Michaela Müller-Trutwin studied Biology at the University in Bonn and Frankfurt, Germany. She obtained her PhD from Paris University, France in the Barré-Sinoussi lab. She worked at Research Institutes in West- and Central Africa, in particular at the Institut Pasteur in Bangui and Dakar as well as at the CIRMF in Gabon and collaborated with the Institut Pasteur in South-East Asia. She holds the position of Professor at Institut Pasteur. Since 2014 she is the head of the Unit “HIV, Inflammation and Persistence”. As Dean, she was directing the Pasteur-Paris University International PhD Program from its beginning in 2008 until 2013. She currently serves as Chair of the national coordinated action on HIV basic research at the ANRS and as Vice-president of the Scientific Council at Institut Pasteur. Among other duties, she is Steering Committee member of the Center for Innovative Therapies for infectious Disease models (IDMIT).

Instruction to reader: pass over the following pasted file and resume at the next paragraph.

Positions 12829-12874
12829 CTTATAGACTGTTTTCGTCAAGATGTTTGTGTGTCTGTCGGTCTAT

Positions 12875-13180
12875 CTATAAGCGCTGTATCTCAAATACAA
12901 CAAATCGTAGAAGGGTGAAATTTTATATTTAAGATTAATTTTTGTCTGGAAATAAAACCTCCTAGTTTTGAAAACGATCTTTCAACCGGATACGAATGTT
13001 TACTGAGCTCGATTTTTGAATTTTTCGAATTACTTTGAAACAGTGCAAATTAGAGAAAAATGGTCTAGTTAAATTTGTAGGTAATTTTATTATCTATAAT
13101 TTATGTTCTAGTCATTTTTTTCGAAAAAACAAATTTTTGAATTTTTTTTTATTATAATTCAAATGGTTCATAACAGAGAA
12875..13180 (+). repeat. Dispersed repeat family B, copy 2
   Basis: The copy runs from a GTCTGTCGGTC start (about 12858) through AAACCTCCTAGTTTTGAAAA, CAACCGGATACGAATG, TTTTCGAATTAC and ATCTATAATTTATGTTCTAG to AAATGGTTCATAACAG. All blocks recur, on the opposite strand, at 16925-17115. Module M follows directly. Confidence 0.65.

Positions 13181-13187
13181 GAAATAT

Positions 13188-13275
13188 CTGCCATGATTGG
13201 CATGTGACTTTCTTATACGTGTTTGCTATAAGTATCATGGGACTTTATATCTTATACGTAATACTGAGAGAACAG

Her research contributed to the discovery of several HIV and SIV viruses, such as the 1st SIV from African green monkeys in Central Africa and the first SIV from chimpanzees in Cameroon as well as to the demonstration of the expansion of HIV-1 subtype A in Central African Republic at the expense of other HIV-1 subtypes. Her work was instrumental for the development of tools allowing the study of African monkeys as models for protection against AIDS. Her work delivered the first indirect indication that natural hosts of SIV are protected against AIDS without controlling viral replication. Her team discovered that the lack of AIDS in the natural hosts of SIV is associated with a rapid control of inflammation. They also uncovered a role of NK cells in the control of SIV replication in tissues. Today, the lab is focused on deciphering the early host immune responses to identify factors involved in the protection against chronic inflammation and control of viral reservoirs in SIV and HIV-1 infections with the aim to translate the findings into clinical HIV research. Her work has been honored for instance by the French Medical Research Award and the Pasteur Vallery Radot award.